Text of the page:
10 years ago 0

@scotchguy74
scotchguy74 replied

I did not read down too far. BUT, Victor is pretty much spot on in my opinion. My addition would be that the "bargain hunters" are far more numerous than the "jet-setters". There seems to be far more labels of lower quality whiskey (whisky) offered in bargain stores simply because of the shoppers who shop them. If a store advertises a high quality whiskey (whisky) they at the same time label themselves to be a certain quality store. In rural America I would want to be bargain store... hahaha.

10 years ago 0

@Wills
Wills replied

Very interesting postings.

And I would like to add a related question: What are your recommendations for whiskys which are only available in the duty free market?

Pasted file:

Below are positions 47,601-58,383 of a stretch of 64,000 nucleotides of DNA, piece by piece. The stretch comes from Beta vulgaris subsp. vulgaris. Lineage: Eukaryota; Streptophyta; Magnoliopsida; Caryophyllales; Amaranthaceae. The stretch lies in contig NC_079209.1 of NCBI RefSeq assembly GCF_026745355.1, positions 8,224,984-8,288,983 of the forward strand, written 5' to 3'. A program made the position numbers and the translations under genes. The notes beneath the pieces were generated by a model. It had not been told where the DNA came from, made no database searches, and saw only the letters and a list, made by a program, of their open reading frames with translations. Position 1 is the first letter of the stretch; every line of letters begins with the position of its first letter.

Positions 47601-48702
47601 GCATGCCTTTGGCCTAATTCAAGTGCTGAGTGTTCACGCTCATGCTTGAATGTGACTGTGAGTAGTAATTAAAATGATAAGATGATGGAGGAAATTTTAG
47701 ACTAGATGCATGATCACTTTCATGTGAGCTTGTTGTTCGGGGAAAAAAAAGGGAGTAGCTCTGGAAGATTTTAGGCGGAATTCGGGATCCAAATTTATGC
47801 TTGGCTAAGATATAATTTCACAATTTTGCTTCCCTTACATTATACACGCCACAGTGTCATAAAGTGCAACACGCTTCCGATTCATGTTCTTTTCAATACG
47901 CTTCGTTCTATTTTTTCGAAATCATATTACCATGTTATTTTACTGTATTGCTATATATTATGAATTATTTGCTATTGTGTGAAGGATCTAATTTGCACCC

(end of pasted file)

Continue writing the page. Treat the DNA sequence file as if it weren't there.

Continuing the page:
10 years ago 0

@Victor
Victor replied

@Wills, I see visiting the Duty Free as similar to going on a scavenger hunt or visiting a flea market. Absent the occasional on-line product listing, you really don't know what's going to be in there until you physically get there and have a look. You can't get your hopes up too high because you often will find nothing at all that you want, but you might also find a really good deal once in awhile, usually on something you already know something about. About the 'duty free exclusives', because they are often limited to duty free, it can be very hard to get good intel on them in advance, so, unless you know someone(s) with direct experience with those particular products, you are often in the position of taking a "shot in the dark" if you make the decision to commiting to buying some of those products.